3 covers everything from the room, to the instructor to the materials. Some of the committees include planning, membe rship, and recruitment. They just had a Halloween luncheon, which was a lot of fun; people got into costumes and judged on these costumes. They have had luncheons on music, explaining how instruments work, and they have also had luncheons on theater. Th e Beginning of LIR When they first started out there were fewer people than there are now. At the time a lot of people were learning on tuition waiver and they became very interested in LIR when they heard about it. There was an open house when they star ted Senior Net, and interest spread through word of mouth. There is a membership fee for each group because publications to go out which must be paid for, people join and get on the mailing list. Everything runs very smoothly, because Rogers, the Directo r of Senior Programs, and her three assistants take care of Senior Net and LIR. They both have a Board of Directors, there is an amazing number of people involved. From coordinators to directors, it takes a lot of people to make this work. There is also a satellite in Lakeland. Ms. Petty believes it is wonderful that so many people can work together and create something like this and she thinks that it is "marvelous" that it is a USF that they have the opportunity to have all of this. This is different than when she was in college because there was a difference between people based on age and now that difference does not apply as much. Her membership in LIR gives her a library card for the USF library, which helps her out quite a bit. They also get no tices for things that are going on in theater and the arts. Her only problem is that she just lives so far south of the school that it can be difficult to get here from time to time. Ms. Petty's background She graduated from college in 1944, so things ha ve changed quite a bit. She majored in biology. She wanted to major in botany, but was told that it was not practical for a woman to major in botany because she couldn't do anything except teach and Ms. Petty was not interested in teaching. She lived in New Jersey and worked with a Pharmaceutical company. Her dissertation was on consciousness in chickens. They used to do biological studies but it came to a point that they were no longer cost efficient. When she moved to Florida she worked for Southwe st Florida Blood Bank, which now does the special licensing. All her life she has been testing and analyzing. After she retired she took tuition waiver classes and got back into botany classes. She is working with insects, and documents species in a s alt marsh habitat now. She finds plenty of things there. After Ms. Petty graduated she went to Columbia University and took courses she enjoyed. Ms. Petty ended up working on her Masters, but she regrets that she didn't go back to school for graduate wo rk. She moved to Florida in 1951 and the state was very different at the time. USF has added "so much" to Florida and accomplished quite a bit in just fifty years. She has taken quite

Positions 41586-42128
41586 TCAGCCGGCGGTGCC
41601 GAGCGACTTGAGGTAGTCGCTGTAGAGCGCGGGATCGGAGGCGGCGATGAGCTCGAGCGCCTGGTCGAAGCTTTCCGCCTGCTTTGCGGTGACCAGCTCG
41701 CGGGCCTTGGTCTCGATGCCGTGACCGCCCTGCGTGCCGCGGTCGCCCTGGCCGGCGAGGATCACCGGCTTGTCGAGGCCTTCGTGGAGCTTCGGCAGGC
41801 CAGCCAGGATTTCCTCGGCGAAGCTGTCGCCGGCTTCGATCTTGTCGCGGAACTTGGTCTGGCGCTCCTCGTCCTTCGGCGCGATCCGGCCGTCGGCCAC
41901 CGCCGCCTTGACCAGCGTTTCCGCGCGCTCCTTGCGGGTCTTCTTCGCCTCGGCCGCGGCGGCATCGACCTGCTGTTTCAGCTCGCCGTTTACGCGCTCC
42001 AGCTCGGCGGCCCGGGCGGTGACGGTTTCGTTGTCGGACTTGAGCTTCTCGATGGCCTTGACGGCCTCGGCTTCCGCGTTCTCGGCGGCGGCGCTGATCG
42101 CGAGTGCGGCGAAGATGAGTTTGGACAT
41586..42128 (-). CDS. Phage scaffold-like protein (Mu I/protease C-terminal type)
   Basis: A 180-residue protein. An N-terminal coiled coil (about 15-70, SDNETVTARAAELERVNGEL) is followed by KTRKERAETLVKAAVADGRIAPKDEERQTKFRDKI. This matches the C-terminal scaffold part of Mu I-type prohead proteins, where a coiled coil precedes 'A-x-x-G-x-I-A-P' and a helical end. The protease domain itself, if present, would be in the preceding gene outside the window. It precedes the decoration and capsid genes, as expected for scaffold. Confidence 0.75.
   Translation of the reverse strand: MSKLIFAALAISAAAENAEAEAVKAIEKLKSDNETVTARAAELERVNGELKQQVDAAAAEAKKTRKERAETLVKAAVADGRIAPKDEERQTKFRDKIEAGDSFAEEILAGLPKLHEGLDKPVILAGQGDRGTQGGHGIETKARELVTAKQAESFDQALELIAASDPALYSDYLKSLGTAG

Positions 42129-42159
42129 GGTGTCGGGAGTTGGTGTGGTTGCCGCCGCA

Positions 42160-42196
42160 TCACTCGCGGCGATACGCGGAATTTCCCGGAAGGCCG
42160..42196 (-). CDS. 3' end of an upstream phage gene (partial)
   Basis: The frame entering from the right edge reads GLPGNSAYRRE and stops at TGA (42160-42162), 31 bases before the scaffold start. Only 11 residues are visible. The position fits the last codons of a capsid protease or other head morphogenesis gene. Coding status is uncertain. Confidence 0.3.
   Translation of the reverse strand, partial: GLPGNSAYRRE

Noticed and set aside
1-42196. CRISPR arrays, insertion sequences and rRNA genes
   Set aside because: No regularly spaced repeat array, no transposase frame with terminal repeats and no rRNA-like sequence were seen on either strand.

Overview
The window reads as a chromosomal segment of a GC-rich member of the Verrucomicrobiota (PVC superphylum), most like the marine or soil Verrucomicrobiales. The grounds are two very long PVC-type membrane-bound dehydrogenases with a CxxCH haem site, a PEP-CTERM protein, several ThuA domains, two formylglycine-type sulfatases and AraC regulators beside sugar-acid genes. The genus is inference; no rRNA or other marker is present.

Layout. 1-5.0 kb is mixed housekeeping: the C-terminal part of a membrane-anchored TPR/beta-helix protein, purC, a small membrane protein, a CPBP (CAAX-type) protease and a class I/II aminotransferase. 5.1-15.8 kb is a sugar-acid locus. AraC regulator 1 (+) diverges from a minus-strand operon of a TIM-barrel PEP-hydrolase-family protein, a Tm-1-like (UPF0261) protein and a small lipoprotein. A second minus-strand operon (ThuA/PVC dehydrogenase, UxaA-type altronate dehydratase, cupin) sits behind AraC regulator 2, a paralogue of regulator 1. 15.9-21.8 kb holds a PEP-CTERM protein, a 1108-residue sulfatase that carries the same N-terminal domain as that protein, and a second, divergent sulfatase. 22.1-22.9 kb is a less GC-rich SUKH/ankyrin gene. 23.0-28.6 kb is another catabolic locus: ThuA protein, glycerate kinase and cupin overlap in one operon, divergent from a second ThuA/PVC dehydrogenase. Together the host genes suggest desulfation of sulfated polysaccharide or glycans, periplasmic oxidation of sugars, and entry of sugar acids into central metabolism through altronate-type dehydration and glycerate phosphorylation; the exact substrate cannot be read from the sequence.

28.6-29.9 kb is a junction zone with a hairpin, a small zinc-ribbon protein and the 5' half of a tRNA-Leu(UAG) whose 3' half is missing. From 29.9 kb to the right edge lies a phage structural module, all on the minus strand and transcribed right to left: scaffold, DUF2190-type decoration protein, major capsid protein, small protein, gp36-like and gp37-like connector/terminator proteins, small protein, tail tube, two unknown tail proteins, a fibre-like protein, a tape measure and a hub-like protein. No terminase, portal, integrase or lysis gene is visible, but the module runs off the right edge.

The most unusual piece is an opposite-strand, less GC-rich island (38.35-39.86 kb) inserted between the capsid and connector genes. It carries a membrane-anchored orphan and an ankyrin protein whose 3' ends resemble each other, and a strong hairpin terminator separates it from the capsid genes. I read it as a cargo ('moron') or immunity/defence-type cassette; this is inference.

PAGE 5